Diabetes poses a major health problem globally and is one of the top five leading causes of death in most developed countries. A substantial body of evidence suggests that it could reach epidemic proportions particularly in developing and newly industrialized countries. (1)
Indeed, by the year 2025, three-quarters of the world's 300 million adults with diabetes will be in developing countries and almost a third in India and China alone. (2)
The prevalence of diabetes in India is showing a sharp upswing as is evident from secular trends from different parts of the subcontinent and studies of migrant Indians. (3)
The World Health Organization has estimated that in 1995,19.4 million individuals were affected by diabetes in India and these numbers are expected to increase to 57.2 million by the year 2025 i.e. one- sixth of the world total.1 The revised figures are 80.9 million by the year 2030. (4)
Diabetes is a complex condition with a multitude of metabolic imbalances involving the regulation and utilization of insulin and glucose (sugar) in the body. Diabetes is currently considered an epidemic disease that is largely preventable and treatable through diet, exercise and lifestyle changes. Yoga's effectiveness at preventing and treating diabetes is due to its emphasis of a healthy diet and lifestyle as well as its ability to balance the endocrine system, massage and tone the abdominal organs, stimulate the nervous and circulatory systems, and reduce stress.
Yogasana [Yoga Postures] and Pranayama [Voluntary regulated Yoga Breathing] is a highly effective part of diabetes treatment because it increases insulin sensitivity and lowers blood sugar level. Many studies have reported the beneficial effect of the practice of yoga on diabetes, confirming that the practice of Yogasana [Yoga Postures] can stimulate the insulin producing cells in the pancreas. The seven types of Pranayama [Voluntary regulated Yoga Breathing], popularized, reintroduced and reinvented by Pujya Swami Ramdev evolved to exercise and affect various parts of body like lungs, muscles, nerves, glands, circulatory system etc. Stress has been shown to play an important role in diabetes by elevating blood glucose levels and increasing the odds of developing certain complications, such as heart disease, stroke and infections. And having a chronic disease that requires major lifestyle changes and constant monitoring can be very stressful in itself. Research now shows that chronically elevated levels of cortisol (hormone produced by the stress response) can lead to blood sugar problems, insulin resistance, and diabetes. Yogasana [Yoga Postures] and Pranayama [Voluntary regulated Yoga Breathing] are the two best practices to reduce stress and yoga has been shown to dramatically lower cortisol levels in the body. (5,6,7)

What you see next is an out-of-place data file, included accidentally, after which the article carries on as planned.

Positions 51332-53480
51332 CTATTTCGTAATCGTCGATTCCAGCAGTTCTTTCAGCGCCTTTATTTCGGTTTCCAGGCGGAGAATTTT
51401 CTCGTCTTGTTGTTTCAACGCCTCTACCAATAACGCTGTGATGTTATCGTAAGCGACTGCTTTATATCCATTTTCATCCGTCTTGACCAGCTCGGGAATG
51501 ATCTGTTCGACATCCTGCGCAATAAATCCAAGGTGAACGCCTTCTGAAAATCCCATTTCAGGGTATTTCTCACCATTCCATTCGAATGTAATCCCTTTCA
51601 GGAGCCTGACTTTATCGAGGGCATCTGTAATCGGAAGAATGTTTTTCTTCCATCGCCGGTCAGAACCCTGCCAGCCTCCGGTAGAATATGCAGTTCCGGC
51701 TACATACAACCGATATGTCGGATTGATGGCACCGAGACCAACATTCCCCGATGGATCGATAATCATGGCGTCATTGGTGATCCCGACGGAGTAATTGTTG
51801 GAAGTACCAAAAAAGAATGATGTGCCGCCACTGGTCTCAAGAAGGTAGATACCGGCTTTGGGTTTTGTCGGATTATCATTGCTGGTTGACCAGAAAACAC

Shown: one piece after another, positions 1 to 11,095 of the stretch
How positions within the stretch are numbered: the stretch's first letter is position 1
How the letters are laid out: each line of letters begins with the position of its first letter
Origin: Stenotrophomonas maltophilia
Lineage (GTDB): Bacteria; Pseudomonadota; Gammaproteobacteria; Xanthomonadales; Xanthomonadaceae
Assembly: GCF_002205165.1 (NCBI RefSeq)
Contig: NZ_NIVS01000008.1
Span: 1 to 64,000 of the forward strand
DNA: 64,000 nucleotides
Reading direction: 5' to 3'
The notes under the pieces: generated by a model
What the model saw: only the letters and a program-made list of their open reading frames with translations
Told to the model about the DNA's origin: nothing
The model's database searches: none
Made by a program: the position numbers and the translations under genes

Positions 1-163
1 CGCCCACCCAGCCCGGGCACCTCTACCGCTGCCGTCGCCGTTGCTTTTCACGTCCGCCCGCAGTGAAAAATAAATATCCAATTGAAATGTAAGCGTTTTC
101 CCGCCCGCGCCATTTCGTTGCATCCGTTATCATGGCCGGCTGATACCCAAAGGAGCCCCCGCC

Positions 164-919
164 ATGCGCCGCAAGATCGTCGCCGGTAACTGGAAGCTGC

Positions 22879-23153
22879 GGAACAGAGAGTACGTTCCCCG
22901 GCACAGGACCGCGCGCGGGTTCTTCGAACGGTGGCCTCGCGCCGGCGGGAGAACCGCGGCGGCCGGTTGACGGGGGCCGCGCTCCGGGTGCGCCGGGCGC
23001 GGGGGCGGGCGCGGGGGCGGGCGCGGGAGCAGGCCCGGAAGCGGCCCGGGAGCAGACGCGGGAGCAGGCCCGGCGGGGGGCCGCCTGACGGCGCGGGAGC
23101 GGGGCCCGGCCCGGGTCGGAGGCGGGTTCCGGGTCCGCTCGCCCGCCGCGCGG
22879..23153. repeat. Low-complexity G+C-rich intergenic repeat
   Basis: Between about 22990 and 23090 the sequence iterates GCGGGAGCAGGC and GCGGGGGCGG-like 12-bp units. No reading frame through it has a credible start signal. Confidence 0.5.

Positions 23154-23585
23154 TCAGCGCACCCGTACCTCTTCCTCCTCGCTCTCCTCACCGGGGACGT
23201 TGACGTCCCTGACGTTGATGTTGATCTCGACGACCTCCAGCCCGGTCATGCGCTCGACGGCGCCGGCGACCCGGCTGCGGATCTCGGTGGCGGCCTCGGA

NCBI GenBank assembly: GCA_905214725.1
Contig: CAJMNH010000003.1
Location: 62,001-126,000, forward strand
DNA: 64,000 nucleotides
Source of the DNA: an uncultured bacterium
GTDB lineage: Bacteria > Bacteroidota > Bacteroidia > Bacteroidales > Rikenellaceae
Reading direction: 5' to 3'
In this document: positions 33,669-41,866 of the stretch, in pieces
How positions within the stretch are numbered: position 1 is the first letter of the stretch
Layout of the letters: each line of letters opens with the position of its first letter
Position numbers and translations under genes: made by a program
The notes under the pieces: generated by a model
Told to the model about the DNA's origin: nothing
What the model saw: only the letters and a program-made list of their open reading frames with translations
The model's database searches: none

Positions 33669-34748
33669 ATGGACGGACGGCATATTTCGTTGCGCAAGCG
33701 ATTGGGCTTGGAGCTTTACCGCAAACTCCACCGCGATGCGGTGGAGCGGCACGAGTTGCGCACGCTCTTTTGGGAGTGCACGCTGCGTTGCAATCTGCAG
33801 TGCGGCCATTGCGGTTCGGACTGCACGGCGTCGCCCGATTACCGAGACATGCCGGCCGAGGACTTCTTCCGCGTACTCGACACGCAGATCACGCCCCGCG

Stress has long been suspected as having major effects on metabolic activity. The effects of stress on glucose metabolism are mediated by a variety of "counter-regulatory" hormones that are released in response to stress and that result in elevated blood glucose levels and decreased insulin action. This energy mobilizing effect is of adaptive importance in a healthy organism. However, in diabetes, because of a relative or absolute lack of insulin, stress-induced increases in blood glucose cannot be adequately metabolized. Thus, stress is a potential contributor to chronic hyper-glycemia in diabetes, although its exact role is unclear. (8)
Some findings suggest that better glycaemic control and stable autonomic functions can
be obtained in Type 2 DM cases with Yogasana [Yoga Postures] and Pranayama [Voluntary regulated Yoga Breathing]. The exact mechanism as to how these postures and controlled breathing interact with somato-neuro-endocrine mechanism affecting metabolic and autonomic functions remains to be worked out.(9)
What are the precautions you should take to keep yourself away from Diabetes?
Yoga & Ayurveda provided right answer to this.
In fact this is the theam of our Best seller e-book "Ayurvedic Cure of Diabetes"
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